In the final hours of World War I, a terrible toll
Like hundreds of others along the Western Front, Trebuchon VRIGNE-MEUSE, France was killed in combat
Augustin Trebuchon is on the morning of Nov. 11 buried beneath a white lie. after the pre-dawn agreement
His tiny plot is almost on the between the Allies and Germany front line where the guns finally but before the armistice fell silent at 11 a.m. on the took effect six hours later.
11th day of the 11th month in His death at almost literally 1918, after a four-year war the eleventh hour only highlighted that had already killed millions. the folly of a war that
A simple white cross says: had become ever more incomprehensible “Died for France on Nov. 10, to many in nations 1918.”fxtáÉÇËá
drawn into the first global conflict. Not so.
For the French, who lost up to 1.4 million troops, it was perhaps too poignant or too shameful to denote that Trebuchon had been killed on the very last morning, just as victory finally prevailed.
“It was a lie, without a question,” said historian Nicolas Chubak, even if he acknowledged it was meant “to somewhat ease the mourning of families.”
There were many reasons why men kept falling until the The Maui News, “Holiday Greeting” P.O. Box 550, Wailuku, HI 96793 email digital photos and information to: or drop off at The Maui News, 100 Mahalani Street, Wailuku • Ph. 242-6333
call of the bugler at 11 a.m.: fear that the enemy would not abide by the armistice, a sheer hatred after four years of unprecedented slaughter, the ambition of commanders craving a last victory, bad communications, the inane joy of killing.
The reasons trumped the lives of soldiers, many of whom were convinced they were on the brink of survival.
Historian Joseph Persico estimated the total dead, wounded and missing on all sides on the final day was 10,900.
U.S. Gen. John J. Pershing, who had been bent on continuing the fighting, even had to explain to Congress the high number of last-day losses.
Before Nov. 11, the war had killed 14 million people, including 9 million soldiers, sailors and airmen from 28 countries. Germany came close to a quick, early victory before the war settled into hellish trench fighting. One battle, like the Somme in France, could have up to 1 million casualties. The use of poison gas came to epitomize the ruthlessness of warfare that the world had never seen.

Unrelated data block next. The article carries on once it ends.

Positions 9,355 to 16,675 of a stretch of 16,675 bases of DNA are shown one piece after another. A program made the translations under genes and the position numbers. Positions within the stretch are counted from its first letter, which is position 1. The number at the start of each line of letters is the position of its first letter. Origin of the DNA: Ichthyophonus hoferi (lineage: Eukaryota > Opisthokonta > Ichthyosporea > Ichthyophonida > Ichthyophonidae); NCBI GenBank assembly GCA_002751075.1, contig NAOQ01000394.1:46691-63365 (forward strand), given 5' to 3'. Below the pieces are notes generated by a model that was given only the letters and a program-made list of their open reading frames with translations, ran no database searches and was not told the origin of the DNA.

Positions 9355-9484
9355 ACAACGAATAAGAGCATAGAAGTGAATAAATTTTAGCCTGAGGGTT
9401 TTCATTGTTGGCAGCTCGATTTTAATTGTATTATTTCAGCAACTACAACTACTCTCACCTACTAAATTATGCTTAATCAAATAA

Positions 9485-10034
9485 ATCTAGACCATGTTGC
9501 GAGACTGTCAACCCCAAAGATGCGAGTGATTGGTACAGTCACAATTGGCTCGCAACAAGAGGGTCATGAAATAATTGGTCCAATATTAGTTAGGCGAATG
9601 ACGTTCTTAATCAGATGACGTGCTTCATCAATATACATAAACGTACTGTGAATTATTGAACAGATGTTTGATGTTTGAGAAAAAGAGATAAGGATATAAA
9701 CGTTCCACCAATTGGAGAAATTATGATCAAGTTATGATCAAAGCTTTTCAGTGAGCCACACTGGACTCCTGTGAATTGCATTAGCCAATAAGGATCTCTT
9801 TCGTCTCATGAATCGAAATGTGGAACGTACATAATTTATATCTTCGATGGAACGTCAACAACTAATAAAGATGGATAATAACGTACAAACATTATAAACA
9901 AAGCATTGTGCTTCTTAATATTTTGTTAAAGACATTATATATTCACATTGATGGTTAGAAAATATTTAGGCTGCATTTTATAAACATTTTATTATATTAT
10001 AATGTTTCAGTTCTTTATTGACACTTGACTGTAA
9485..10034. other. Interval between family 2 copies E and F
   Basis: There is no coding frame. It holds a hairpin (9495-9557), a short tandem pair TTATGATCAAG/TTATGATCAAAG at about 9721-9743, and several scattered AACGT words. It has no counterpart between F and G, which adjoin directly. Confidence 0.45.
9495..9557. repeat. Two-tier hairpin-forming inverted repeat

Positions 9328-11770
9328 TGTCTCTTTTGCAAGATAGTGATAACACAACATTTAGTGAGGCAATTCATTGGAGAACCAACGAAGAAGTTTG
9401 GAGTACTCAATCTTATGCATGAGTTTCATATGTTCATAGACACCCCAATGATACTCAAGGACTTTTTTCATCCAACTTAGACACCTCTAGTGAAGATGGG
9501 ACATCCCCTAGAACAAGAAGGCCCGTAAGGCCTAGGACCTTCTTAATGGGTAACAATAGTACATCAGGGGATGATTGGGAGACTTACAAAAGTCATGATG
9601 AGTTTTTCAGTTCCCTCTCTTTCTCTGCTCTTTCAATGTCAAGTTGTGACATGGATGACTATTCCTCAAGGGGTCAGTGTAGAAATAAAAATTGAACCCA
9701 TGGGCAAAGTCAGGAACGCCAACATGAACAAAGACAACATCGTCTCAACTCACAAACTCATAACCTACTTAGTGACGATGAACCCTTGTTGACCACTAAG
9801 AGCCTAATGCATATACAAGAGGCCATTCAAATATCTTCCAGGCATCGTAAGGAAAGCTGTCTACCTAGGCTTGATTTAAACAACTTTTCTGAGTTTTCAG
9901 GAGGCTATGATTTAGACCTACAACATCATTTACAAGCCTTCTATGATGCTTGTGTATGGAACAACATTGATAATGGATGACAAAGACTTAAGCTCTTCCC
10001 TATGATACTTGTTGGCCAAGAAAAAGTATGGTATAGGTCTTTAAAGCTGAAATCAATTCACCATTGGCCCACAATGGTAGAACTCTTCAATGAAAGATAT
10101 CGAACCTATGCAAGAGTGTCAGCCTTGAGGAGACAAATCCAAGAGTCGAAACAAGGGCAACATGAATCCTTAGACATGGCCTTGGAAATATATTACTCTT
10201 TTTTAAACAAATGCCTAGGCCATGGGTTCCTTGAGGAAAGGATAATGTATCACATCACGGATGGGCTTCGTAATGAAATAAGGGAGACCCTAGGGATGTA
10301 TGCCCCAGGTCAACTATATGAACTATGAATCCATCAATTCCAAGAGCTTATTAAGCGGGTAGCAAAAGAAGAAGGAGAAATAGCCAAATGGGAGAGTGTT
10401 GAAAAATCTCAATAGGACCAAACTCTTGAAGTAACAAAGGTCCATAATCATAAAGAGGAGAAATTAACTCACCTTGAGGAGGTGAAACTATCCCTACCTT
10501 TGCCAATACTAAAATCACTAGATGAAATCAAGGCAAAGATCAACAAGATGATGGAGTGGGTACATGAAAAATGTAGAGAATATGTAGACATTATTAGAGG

Death on the final morning added another twist to the cruelty.
In northeastern France’s Meuse-Argonne, a 23-year-old American, Henry Gunther, was killed by German machine-gun fire one minute before the armistice.
“His time of death was 10:59 A.M. which is just so haunting,” U.S. historian Alec Bennett said. Gunther still charged a German machine gun nest, when keeping his head down for a few dozen more seconds could have saved him. It remains a mystery why he did it.
“Gunther’s act is seen as almost a symbol of the futility of the larger war,” Bennett said.
Other nations also were not spared such casualties.
With two minutes to go, Canadian Private George Lawrence Price was shot by a German sniper close to Mons in southern Belgium, some 150 miles from where Gunther died. It served no apparent purpose but another life was shattered in its prime at 25.
“It really was one man, here and there, who was driven by vengeance, by a need to kill one last time,” Belgian historian Corentin Rousman said.
And Trebuchon, 40, also was shot minutes before the cease-fire. He was running to tell his comrades where and when they would have a meal after the armistice.
The three are considered their nations’ last men to fall in active combat.
In this undated photo American World War I soldiers wave their helmets after the Nov. 11, 1918, Armistice was signed in France. In this photo taken Oct. 29, a memorial to U.S. World War I soldier Henry Gunther perched on a hill where he died in Chaumont-devant-Damvillers, France. Gunther’s time of death was recorded at 10:59 a.m. and was recognized by General John Pershing as the last American to die on the battlefront. Hundreds of troops died on the final morning of World War I — even after an armistice was reached and before it came into force. Death at literally the 11th hour highlighted the futility of a conflict that had become even more incomprehensible in four years of battle.